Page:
HomeThe ShuffleMassachusetts Spurns Bluhm Casino—Again

Massachusetts Spurns Bluhm Casino—Again

Neil Bluhm, the billionaire real estate developer who wants to build a casino at the Brockton Fairgrounds in Massachusetts (l.), has lost another bid to do so. Last week, the Massachusetts Gaming Commission once more slammed the door in his face.

The backers of a casino on the Brockton Fairgrounds in Plymouth County, Massachusetts have been spurned again by the Massachusetts Gaming Commission. A clearly frustrated real estate and casino mogul Neil Bluhm last week told commissioners: “I don’t honestly know how long you expect us to be hanging around here for Brockton.”

Clearly, the answer is considerably longer. The MGC voted 3-1 against reopening the casino license proposal that Bluhm’s Mass Gaming & Entertainment first submitted to the state several years ago, and which the commissioned rejected in the spring of 2016.

At that time, commissioners indicated they were creating as clear a field as possible within the southeastern part of the state for the Taunton casino planned by the Mashpee Wampanoag Tribe (Taunton is 15 miles from Brockton). But they also said that the MG&E project had inadequacies.

Commissioner Eileen O’Brien reiterated that fact when she said her own reason for opposing the project in 2016 had to do with the small (146-vote) margin of victory for a 2015 citywide vote on the project, as well as design flaws.

She said, “All of those factors to me … cut against us reconsidering it at this point.” She added, “No one has forgotten Region C,” the only casino region in the state without a casino. “We are all fully aware it’s out there. I think that’s a conversation for another day.”

Bluhm is the owner of Rush Street Gaming, which runs casinos in Illinois, Pennsylvania and New York. He argues that the commission was clearly motivated in 2016 by the fear of saturating the market. That fear is no longer justified, he said, because the Taunton casino is going nowhere at the moment due to a federal court judgment that the decision that put the land into trust for the tribe violated the 1934 Indian Reorganization Act. The tribe is appealing that decision, and also have backed a law in Congress that would put the land into trust for them by fiat.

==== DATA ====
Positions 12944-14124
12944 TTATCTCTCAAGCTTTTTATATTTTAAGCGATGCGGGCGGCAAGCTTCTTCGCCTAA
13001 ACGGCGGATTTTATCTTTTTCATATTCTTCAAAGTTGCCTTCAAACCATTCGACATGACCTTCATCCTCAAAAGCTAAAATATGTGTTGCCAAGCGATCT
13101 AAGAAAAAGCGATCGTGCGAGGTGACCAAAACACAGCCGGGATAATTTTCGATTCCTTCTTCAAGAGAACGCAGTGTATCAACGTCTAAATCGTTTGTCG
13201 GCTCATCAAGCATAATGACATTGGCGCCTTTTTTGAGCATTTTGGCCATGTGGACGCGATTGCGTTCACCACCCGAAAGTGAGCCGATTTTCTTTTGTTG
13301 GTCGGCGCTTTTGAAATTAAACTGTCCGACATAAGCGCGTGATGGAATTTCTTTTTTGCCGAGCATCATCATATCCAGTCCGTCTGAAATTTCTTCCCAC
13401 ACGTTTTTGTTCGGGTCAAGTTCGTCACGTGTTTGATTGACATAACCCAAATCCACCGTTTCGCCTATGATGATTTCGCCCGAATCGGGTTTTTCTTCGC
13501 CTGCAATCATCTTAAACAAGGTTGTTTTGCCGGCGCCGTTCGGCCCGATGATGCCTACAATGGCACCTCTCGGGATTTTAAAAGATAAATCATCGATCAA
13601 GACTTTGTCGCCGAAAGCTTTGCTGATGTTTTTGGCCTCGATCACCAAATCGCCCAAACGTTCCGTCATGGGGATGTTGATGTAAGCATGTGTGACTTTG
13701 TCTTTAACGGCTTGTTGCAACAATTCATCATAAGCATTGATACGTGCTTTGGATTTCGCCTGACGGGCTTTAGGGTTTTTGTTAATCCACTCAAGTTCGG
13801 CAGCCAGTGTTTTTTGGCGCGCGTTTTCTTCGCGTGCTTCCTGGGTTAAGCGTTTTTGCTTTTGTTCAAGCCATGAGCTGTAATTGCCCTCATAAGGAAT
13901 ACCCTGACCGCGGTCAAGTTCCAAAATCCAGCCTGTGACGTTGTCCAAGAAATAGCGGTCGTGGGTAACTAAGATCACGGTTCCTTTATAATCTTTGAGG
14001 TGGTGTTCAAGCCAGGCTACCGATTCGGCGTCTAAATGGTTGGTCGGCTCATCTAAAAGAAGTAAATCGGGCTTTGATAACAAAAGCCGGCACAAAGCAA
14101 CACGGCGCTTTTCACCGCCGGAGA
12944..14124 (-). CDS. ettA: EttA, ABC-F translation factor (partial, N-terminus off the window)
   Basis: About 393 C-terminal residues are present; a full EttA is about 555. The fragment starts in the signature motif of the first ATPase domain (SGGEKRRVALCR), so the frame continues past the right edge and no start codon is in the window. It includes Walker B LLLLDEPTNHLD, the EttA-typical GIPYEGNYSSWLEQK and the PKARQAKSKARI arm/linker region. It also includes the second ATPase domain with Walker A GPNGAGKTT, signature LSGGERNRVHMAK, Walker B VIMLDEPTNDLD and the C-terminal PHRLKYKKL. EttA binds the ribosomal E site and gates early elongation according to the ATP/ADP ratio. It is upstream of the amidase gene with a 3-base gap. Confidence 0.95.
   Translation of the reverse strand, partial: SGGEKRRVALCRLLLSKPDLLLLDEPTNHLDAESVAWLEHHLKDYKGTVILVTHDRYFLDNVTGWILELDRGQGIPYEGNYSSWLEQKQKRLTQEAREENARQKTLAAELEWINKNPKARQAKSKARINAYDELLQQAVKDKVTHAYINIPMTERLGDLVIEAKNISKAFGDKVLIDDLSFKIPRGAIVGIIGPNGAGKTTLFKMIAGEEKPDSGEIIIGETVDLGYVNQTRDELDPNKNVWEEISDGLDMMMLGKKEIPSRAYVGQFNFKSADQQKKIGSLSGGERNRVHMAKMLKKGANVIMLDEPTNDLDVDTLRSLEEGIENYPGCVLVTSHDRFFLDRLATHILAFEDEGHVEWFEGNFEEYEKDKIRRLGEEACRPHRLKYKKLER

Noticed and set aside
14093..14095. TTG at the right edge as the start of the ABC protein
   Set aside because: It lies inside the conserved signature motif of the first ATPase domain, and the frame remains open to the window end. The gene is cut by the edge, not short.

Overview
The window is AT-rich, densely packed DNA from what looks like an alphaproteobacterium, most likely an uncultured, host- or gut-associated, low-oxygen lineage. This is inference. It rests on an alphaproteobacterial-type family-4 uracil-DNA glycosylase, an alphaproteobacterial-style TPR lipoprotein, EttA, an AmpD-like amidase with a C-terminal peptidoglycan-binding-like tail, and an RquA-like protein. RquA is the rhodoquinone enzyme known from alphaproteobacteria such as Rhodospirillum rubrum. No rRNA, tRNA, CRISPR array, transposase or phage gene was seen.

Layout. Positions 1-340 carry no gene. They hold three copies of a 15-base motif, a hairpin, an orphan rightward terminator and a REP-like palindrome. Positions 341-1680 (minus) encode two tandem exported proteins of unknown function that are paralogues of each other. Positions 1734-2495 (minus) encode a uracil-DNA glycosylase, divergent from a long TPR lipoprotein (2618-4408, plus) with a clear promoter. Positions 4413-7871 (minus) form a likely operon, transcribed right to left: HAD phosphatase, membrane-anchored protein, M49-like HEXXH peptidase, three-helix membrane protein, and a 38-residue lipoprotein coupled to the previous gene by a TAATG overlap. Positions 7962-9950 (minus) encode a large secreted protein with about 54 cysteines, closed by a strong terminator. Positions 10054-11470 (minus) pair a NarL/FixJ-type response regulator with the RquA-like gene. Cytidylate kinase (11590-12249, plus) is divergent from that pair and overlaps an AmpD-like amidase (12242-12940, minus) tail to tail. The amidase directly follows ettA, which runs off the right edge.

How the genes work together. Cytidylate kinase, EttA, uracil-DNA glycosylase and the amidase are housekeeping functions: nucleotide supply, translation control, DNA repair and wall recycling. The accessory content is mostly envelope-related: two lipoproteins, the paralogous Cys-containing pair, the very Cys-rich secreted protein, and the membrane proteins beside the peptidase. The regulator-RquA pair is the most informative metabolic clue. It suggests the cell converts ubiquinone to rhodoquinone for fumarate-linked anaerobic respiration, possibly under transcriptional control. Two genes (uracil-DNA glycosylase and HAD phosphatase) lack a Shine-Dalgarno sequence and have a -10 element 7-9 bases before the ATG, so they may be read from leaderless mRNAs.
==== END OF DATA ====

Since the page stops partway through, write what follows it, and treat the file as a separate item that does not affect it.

Commissioners agreed that they clearly have the authority to revisit earlier decisions, however they thought the reasons presented by MG&E were insufficient to trigger such an action. Some members of the panel thought that doing so would be unfair to other groups that might want to bid on serving Region C.

Bluhm complains that he has spent millions of dollars and five years on the Brockton proposal. He told the panel: “I don’t honestly know how long you expect us to be hanging around here for Brockton. But to vote that you are not going to reopen this under any circumstances? I don’t know how I could continue to hang in here on behalf of Brockton.”

He argued that the state would get $55 million in tax revenues from $351 million in annual revenues from the casino. The city of Brockton would benefit from $10 million paid to it as a casino host city, he said, plus 2,000 construction and 1,800 permanent jobs. MG&E would also pay the city more than $13 million to help mitigate traffic and pay for more police and firefighters.

Brockton Mayor Moises Rodrigues asked commissioners to take the city’s faltering economy into account. Brockton has “crumbs,” he said, “and we don’t have the ability to do much for ourselves because we often feel the state doesn’t do much to help us out.”

However, a candidate for city council, Anne Beauregard, last week argued that many residents oppose a casino on the fairgrounds and called for finding another alternative. She declared, “I am thrilled we can finally put this to bed. We can start looking at a productive use for the fairgrounds that’s advantageous to the future of the community of Brockton.”

MG&E attorney Roberto Braceras commented that inaction will enable nearby casinos in Rhode Island to cement their market hold and suck away revenues from the Bay State. He said, “The point we’re making is there are no viable alternatives. If this commission decides it’s not going to consider this question, then Region C may never be tapped.”

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